There is a point, while writing something, when your brain simply goes numb. You catch yourself staring at the computer screen or at the notebook in front of you, and for a moment you’re almost sure that no thoughts have gone through your head for the past two minutes. Of course, if you think about it, you realize that you’ve been thinking the whole time, but not about anything profound or interesting – definitely not about what you’ve been writing. Rather, you’ve been thinking about your next meal, or the dress your friend just bought, or the trees with their pretty autumn leaves outside.

It’s a strange sensation – almost like your mind is betraying you, for once it gets to this point, it’s often really hard to get your mind to function properly once more. You may need, at this point, to get up and stretch and do something completely different. If you try to stare at the page for much longer, you’ll fall into despair and won’t manage, under any circumstances, to write something you’re pleased with. It’s a tricky situation, and one which I’ve been reaching over and over again in the past couple weeks.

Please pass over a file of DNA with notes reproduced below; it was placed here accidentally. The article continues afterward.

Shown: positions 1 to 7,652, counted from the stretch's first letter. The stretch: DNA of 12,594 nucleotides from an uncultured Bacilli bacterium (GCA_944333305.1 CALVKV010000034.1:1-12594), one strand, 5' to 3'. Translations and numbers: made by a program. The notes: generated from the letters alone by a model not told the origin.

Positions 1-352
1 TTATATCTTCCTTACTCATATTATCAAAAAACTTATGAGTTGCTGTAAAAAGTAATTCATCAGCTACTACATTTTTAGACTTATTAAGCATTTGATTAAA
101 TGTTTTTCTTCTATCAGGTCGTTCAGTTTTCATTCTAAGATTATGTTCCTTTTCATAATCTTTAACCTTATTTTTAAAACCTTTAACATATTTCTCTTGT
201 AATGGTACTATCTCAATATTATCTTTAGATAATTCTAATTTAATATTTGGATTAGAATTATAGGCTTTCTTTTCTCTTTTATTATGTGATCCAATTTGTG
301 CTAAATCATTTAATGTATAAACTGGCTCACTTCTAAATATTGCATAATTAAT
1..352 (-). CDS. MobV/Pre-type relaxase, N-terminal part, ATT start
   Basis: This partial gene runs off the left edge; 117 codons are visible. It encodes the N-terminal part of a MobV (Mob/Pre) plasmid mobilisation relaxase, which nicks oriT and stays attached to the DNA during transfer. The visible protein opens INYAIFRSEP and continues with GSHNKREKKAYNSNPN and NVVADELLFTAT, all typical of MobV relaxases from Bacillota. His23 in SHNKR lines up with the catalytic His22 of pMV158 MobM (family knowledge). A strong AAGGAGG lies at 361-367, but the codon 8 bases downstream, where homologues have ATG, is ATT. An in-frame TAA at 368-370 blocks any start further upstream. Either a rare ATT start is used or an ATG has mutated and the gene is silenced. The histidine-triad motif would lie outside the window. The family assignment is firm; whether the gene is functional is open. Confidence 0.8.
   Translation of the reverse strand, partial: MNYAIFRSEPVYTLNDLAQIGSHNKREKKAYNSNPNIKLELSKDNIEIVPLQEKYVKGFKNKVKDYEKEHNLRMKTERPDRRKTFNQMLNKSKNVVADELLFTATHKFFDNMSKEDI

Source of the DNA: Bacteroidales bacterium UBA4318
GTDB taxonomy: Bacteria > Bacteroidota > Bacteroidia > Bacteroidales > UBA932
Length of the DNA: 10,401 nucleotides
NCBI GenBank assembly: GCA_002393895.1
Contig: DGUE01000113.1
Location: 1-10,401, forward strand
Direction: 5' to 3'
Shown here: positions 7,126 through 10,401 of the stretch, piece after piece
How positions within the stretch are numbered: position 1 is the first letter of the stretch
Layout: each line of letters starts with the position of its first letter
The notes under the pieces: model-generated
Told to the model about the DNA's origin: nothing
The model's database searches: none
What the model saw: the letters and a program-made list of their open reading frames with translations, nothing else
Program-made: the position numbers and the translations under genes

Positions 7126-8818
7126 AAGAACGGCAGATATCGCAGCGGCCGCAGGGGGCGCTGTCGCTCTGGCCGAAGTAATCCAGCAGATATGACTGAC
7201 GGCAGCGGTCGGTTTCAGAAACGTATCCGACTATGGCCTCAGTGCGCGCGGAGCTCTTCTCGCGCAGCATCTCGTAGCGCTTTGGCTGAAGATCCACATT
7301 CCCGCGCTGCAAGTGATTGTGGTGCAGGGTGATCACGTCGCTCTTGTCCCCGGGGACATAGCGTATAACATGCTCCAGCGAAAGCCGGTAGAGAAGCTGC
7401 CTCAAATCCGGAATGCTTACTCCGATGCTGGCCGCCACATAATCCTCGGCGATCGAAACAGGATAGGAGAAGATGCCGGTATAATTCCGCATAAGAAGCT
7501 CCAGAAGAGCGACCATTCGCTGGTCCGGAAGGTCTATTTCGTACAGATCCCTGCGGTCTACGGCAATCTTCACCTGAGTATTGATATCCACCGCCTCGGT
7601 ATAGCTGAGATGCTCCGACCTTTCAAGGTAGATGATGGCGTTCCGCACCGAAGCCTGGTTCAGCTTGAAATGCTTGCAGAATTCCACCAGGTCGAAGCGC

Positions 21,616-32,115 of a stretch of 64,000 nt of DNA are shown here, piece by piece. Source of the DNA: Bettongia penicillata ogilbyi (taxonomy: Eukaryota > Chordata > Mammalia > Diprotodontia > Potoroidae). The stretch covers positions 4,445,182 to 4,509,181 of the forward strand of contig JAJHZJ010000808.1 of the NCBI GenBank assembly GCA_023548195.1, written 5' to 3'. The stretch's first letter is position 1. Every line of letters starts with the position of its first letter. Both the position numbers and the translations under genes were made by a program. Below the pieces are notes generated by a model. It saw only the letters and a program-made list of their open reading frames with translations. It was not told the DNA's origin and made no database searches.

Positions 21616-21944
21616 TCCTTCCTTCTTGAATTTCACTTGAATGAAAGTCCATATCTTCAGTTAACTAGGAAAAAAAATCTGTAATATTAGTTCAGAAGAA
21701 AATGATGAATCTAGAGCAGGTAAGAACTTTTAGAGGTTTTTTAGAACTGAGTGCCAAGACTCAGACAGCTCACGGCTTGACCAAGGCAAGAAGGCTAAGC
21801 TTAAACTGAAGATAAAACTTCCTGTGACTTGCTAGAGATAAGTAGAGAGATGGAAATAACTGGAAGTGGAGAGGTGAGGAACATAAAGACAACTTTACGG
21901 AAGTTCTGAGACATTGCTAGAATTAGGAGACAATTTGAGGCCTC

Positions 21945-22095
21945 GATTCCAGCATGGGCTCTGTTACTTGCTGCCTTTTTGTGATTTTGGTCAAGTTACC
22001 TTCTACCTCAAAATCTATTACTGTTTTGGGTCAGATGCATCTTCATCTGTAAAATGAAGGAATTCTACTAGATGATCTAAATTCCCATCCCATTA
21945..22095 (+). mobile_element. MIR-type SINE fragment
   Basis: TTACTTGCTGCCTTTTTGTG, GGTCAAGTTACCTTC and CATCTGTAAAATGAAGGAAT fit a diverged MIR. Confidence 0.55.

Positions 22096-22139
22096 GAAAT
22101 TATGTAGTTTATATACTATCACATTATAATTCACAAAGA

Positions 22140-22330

The real problem is when you don’t let yourself take that break from whatever you’re writing. It’s a problem I repeat too much. I need to learn to listen to my brain, and when it tells me to stop and get up and do something else, I should do it, instead of sit and force myself to write for another half hour or hour or two or three. Having said that, I am, of course, going back to my extremely poorly written essay, even though my brain is going fuzzy. Alas, I must ignore my own conclusions for tonight.